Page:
Phillips’s fifth collection is a difficult one of lean, stubbornly metaphysical lyrics. The poems are difficult because they seem to arise out of nothing, and then do their best to stay there, hovering over their own abyss. The most immediately striking aspect of his new poems is the line, at once flexible and choppy, its syntax full of dips, stutters, and curlicued qualifications: “It is for, you see, eventually the deer to / take it, the fruit / hangs there.” It is typical of Phillips to withhold the sentence’s subject to the last, whipping it forth like a rabbit from his hat, but one also sees that the trick is not entirely superfluous or show-offy: the phrase ends neatly with its point. The music here is an admittedly cerebral one, and the poems are enjoyable, like late James, as much for the length and intricacy of their twistings as for the actual content—which is sometimes hard to make out past the gorgeous patterns. But there is content, and much of it is passionately flourished. Many poems concern desire, the ways it may be satisfied, deferred, or disappointed: “The hunt—was good; the kill, / less so, as you’d said to / expect. I don’t listen, always.” The metaphor of the hunt is one of Phillips’s favorites, and he doesn’t shy away from either the brutality or the tenderness it calls for. The empathy of Phillips’s work, especially when set off against his remarkably austere language, is terrific and moving.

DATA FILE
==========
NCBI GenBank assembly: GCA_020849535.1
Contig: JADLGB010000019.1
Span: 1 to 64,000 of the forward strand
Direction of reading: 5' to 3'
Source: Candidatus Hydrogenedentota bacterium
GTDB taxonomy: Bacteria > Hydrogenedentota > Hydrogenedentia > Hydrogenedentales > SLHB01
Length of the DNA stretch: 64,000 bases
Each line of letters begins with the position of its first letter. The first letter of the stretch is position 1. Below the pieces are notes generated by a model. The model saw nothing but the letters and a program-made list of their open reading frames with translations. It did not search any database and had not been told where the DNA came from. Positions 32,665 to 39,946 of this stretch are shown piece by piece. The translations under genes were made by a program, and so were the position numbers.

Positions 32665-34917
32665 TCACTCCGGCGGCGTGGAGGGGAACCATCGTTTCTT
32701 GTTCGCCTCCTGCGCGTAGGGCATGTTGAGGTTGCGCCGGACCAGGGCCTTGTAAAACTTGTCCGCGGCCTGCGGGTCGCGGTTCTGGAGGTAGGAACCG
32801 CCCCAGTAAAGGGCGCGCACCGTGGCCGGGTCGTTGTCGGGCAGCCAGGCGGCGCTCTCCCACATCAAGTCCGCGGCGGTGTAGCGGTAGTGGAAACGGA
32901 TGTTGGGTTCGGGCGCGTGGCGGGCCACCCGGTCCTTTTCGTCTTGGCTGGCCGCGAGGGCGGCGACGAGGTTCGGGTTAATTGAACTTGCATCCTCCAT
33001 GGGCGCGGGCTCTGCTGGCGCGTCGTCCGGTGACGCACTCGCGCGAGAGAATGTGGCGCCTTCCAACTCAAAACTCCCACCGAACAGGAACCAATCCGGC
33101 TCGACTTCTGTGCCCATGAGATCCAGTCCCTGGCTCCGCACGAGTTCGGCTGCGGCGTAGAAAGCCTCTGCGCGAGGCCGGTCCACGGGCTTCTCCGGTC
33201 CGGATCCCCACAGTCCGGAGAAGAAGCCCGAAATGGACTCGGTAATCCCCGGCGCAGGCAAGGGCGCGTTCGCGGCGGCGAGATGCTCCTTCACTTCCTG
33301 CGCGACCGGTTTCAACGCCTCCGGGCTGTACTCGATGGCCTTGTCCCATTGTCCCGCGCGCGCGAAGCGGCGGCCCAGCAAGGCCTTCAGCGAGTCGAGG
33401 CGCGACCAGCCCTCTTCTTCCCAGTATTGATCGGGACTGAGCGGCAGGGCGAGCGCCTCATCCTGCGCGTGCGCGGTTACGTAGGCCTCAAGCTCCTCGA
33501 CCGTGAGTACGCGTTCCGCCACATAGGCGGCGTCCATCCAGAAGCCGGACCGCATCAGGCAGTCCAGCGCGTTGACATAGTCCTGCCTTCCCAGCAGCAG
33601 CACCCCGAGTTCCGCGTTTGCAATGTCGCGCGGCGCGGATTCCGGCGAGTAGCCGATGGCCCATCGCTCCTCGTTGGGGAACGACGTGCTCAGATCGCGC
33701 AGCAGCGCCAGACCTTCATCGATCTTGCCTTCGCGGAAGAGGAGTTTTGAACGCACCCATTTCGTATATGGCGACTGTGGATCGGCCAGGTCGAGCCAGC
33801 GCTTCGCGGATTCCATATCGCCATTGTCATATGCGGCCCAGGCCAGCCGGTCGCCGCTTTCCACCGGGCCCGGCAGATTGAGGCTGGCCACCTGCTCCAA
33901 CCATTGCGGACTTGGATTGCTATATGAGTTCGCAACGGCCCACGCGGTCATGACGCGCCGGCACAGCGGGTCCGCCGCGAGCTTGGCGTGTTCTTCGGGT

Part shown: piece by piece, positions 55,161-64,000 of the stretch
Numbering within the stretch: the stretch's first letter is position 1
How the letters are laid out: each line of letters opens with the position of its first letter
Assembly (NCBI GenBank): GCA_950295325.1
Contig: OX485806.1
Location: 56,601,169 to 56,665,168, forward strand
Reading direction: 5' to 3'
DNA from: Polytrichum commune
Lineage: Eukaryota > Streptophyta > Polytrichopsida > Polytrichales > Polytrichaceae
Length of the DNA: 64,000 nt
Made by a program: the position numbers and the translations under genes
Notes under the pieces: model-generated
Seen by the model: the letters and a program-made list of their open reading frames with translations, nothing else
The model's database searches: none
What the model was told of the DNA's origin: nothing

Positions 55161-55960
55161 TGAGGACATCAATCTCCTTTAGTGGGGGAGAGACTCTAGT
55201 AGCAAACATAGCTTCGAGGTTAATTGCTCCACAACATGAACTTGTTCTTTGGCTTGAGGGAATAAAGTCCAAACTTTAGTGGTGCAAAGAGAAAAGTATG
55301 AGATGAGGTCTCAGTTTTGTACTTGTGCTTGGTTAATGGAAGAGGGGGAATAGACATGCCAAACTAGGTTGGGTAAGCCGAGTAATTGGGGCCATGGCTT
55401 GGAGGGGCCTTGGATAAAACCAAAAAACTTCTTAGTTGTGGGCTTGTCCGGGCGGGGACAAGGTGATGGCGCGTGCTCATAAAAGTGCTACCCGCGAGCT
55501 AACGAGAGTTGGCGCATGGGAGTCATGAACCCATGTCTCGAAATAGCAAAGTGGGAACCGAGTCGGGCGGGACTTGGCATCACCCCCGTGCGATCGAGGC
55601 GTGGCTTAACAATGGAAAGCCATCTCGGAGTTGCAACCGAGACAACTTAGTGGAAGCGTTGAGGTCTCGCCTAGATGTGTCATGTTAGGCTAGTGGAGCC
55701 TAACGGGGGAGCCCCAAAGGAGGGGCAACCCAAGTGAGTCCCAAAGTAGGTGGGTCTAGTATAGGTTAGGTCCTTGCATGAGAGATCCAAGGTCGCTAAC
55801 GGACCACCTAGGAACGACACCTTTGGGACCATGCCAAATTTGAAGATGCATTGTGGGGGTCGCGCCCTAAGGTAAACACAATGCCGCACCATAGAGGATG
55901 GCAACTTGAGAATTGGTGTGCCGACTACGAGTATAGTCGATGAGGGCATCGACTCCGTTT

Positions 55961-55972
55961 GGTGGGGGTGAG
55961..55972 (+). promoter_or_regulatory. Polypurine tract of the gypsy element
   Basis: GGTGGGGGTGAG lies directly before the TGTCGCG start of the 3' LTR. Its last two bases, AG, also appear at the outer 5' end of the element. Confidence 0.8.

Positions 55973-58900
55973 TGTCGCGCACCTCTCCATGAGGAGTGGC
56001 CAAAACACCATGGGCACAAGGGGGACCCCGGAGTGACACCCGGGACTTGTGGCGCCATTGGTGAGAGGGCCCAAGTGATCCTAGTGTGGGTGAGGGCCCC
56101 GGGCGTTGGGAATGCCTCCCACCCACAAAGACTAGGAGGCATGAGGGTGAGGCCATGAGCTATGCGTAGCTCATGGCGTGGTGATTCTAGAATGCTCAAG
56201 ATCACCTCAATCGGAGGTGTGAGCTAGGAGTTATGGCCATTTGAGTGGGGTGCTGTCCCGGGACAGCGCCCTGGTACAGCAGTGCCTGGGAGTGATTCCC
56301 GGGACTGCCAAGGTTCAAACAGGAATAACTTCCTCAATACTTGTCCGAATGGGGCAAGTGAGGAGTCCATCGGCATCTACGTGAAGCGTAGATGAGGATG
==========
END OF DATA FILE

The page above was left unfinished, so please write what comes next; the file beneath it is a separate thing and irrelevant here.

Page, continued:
The strength of these poems is their sinuosity of thought. In the best cases, that hard thought flowers into feeling and makes the poems memorable.